Gypsum mining in high gear to meet construction needs

Gypsum mining in high gear to meet construction needs

Arizona’s mining industry is helping to fuel the building boom throughout the Southwest.
Gypsum mines around the state, including one in Winkelman, indirectly are supplying contractors in Tucson, Phoenix, Las Vegas and other hot building markets with wallboard and cement, two essential building products.

Demand for the building materials has resulted in the expansion of gypsum mines in Arizona and the planned construction of a new wallboard factory in Eloy and a cement plant near Drake.
Arizona is among the top 10 U.S. producers of gypsum, a soft mineral that is used to make sheetrock and regulate the hardening of concrete.

Created by receding ancient seas, gypsum is blasted and scraped out of quarries across the state.

The state’s seven operating mines – four within 100 miles of Tucson – produce more than 2 million tons of gypsum per year, valued at $50 million. Producers are reluctant to reveal production figures, but Arizona Department of Mines and Mineral Resources reports that those figures have increased substantially in the past few years.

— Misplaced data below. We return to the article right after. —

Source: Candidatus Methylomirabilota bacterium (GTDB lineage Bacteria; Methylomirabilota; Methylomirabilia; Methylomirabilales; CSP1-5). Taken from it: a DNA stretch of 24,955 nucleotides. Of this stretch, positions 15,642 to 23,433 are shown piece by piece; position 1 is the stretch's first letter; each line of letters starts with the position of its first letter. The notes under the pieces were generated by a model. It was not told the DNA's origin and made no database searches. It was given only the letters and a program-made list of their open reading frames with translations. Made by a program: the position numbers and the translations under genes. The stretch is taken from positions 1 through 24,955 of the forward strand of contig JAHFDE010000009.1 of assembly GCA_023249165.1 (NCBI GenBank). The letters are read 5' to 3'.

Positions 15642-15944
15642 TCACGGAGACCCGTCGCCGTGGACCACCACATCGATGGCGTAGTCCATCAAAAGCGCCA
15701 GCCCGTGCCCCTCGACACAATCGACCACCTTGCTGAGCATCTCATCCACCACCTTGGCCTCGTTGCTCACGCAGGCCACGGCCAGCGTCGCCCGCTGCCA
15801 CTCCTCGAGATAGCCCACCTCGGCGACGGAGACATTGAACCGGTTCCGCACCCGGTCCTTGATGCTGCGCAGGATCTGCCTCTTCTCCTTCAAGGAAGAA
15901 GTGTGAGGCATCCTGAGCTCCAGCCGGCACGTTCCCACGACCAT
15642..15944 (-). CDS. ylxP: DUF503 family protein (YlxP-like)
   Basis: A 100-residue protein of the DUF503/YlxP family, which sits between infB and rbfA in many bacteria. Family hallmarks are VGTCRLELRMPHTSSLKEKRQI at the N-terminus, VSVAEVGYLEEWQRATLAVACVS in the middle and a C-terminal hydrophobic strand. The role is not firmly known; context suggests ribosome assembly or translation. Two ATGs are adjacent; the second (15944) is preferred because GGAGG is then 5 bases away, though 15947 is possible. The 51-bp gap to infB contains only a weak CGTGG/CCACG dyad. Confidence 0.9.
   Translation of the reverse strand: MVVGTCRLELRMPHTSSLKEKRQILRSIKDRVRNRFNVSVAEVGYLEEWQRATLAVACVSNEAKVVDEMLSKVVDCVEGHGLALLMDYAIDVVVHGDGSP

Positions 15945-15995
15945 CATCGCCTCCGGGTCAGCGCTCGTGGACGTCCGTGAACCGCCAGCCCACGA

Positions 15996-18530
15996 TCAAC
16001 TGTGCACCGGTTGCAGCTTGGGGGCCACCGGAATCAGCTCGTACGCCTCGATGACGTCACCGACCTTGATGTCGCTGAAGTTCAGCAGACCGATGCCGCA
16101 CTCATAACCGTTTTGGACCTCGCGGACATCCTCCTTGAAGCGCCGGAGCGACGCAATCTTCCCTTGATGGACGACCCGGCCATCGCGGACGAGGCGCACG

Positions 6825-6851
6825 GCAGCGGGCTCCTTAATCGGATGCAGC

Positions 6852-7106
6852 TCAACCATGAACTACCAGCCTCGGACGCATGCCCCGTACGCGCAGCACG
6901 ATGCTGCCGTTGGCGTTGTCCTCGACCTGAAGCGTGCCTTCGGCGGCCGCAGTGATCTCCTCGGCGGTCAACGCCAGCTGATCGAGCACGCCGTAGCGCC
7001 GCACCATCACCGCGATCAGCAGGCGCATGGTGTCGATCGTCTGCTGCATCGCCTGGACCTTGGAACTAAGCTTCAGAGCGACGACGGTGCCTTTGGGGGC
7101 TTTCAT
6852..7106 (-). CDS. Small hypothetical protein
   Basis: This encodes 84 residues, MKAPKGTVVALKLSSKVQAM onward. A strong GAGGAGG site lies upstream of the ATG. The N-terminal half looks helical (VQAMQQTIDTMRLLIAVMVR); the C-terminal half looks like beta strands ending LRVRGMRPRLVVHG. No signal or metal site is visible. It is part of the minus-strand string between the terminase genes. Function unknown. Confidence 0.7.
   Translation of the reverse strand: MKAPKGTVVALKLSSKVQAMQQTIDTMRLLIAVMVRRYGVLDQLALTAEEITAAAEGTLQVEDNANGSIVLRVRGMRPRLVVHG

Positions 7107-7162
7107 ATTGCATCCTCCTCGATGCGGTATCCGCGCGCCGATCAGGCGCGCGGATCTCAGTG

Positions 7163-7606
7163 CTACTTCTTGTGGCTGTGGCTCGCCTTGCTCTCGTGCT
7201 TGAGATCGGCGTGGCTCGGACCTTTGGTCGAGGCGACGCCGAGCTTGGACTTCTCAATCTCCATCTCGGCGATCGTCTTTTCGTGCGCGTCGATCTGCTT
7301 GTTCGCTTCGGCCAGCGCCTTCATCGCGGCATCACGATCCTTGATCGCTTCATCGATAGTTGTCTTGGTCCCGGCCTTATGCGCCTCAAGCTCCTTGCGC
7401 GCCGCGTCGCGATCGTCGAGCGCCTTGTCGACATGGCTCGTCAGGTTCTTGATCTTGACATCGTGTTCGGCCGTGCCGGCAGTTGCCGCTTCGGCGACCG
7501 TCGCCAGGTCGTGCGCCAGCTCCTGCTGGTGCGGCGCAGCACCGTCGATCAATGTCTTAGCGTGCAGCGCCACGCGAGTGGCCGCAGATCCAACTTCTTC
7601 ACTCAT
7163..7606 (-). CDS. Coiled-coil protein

National Gypsum Co. is preparing to expand its mine near Winkelman, 70 miles northeast of Tucson, to support a new wallboard plant planned near Phoenix.

National Gypsum plans to build a $140 million plant, tentatively in Eloy, that would be capable of producing 1 billion square feet of wallboard per year, and employ about 100 people. That quantity of wallboard is enough to complete 100,000 average-size homes.

“We’ve been on a strong cycle,” said Randall Cecala, North American sales manager for Western Mining and Minerals. “Wallboard’s been strong, so has cement.”

Other mines produce gypsum for the state’s major cement plants in Rillito and Clarkdale.
The Verde gypsum mine near Camp Verde opened in 1959 to supply the Clarkdale plant that produced cement for the construction of Glen Canyon Dam in northern Arizona. The plant now is owned by the Salt River Pima-Maricopa Indian Community, and it still gets its gypsum from the Verde mine.

Because the mining of gypsum is a cyclical business that is tied to the construction industry, the apparent slowdown in that industry also could put the brakes on the production of cement, wallboard and gypsum.

“We envision things slowing a bit,” Cecala said.

Share this post